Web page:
Beekeepers diversify to grow
From selling honey at local health food stores to providing beekeepers with packages of live bees, Apple Blossom Honey Farm thrives on a diverse business model. “We have the best honey in Star City,” says Doug Hoffman, co-owner of the farm with his wife, Carrie. “We used to do farmers markets and every local festival, but as we’ve expanded we’re selling to local grocery stores and health food locations.”
In order to have strong hives early in the season for honey production and pollination, the couple recently set up an over-wintering location for their honeybees in Poplarville, Miss. The Hoffmans hope to have a higher overwintering rate.
“We want to help the bees, and we see beekeeping as a way of preserving nature, not harming it,” Carrie observes. “That’s why we set up the Mississippi location; we can keep the honeybee colony strong with the shorter winter there.”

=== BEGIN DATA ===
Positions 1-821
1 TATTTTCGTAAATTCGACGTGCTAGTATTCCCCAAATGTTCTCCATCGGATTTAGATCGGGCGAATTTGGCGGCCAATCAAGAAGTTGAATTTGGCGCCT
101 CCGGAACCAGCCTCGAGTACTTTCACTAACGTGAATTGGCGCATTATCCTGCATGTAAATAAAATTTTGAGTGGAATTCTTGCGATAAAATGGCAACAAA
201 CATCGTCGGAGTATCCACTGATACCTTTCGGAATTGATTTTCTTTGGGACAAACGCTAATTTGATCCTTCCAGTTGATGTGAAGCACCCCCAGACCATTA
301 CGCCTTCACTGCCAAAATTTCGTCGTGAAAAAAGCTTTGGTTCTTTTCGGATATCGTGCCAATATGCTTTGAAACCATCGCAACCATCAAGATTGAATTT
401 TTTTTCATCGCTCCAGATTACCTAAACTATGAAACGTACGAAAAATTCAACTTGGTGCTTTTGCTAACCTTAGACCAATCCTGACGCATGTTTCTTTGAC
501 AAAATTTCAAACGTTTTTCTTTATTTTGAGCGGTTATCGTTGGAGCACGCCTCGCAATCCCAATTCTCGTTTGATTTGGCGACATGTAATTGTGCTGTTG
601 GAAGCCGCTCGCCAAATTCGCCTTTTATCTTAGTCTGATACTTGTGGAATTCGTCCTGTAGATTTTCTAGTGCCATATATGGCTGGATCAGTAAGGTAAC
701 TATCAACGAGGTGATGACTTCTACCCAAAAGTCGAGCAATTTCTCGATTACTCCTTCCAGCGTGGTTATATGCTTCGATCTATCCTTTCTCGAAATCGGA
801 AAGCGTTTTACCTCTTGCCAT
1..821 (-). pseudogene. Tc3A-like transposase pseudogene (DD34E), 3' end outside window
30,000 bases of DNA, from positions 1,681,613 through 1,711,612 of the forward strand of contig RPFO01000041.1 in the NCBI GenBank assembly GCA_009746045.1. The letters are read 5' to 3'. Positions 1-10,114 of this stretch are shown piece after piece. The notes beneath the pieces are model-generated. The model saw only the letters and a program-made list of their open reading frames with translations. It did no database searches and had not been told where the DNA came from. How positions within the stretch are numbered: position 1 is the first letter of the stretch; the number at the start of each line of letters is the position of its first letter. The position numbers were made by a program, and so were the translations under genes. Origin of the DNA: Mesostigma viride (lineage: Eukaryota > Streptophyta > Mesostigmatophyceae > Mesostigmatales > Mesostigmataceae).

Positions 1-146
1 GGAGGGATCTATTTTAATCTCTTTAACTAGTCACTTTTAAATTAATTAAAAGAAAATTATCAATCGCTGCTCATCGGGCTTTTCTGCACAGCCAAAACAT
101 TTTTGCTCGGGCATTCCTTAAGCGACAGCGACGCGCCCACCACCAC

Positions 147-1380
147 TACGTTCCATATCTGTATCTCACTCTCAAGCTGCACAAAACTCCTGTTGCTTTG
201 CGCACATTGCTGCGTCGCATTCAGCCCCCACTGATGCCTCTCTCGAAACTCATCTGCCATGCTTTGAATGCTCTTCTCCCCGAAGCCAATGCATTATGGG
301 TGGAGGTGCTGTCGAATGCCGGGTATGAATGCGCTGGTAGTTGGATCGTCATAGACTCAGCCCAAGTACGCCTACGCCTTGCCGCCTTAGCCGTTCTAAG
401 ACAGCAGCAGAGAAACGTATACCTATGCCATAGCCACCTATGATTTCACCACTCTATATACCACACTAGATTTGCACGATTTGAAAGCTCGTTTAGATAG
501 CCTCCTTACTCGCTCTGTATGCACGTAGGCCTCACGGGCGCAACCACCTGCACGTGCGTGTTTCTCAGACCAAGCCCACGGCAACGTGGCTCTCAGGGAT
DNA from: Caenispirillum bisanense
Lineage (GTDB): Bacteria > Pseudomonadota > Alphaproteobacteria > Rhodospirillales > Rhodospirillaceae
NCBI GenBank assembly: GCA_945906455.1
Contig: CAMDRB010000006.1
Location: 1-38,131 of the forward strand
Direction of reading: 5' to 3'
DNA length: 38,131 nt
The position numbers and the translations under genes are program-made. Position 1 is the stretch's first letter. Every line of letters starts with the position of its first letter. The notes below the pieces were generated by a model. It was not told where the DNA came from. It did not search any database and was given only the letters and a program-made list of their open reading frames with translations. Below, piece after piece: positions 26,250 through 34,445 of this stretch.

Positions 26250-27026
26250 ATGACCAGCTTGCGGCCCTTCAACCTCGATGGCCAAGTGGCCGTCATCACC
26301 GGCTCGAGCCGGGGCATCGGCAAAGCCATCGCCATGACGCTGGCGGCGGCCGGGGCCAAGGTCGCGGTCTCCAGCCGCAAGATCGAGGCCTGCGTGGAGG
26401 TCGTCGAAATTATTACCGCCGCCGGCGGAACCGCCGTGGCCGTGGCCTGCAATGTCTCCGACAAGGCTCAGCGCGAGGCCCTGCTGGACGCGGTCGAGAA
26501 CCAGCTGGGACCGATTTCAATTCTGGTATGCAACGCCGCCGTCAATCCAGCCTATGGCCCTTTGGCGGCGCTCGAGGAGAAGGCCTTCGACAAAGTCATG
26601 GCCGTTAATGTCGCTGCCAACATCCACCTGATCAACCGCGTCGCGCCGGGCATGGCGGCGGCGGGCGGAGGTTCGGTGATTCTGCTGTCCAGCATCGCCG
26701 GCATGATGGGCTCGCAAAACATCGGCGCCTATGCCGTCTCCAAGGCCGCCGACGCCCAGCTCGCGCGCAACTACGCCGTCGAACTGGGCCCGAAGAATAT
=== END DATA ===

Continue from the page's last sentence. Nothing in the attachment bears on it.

They also built a workshop that allows them to manufacture woodenware — the hives that the bees live in and the frames for honeycomb — to sell to other beekeepers.
For more information about the farm, see the website, www.abhoneyfarm.com, or call 866-956-2337.
“Yes, there are days when you’ve been stung a lot and you wonder why you are doing this,” Doug says. “But it really is an addiction. It’s just something that we want to do all the time.”
Schluttenhofer is a senior in ag communications at Purdue University.
Healthy insects: One of the biggest challenges of beekeepers today is maintaining healthy bees in the hive.
This article published in the March, 2012 edition of INDIANA PRAIRIE FARMER.
All rights reserved. Copyright Farm Progress Cos. 2012.